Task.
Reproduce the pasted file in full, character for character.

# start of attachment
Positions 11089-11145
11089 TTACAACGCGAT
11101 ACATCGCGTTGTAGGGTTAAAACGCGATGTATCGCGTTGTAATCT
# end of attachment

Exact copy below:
Positions 11089-11145
11089 TTACAACGCGAT
11101 ACATCGCGTTGTAGGGTTAAAACGCGATGTATCGCGTTGTAATCT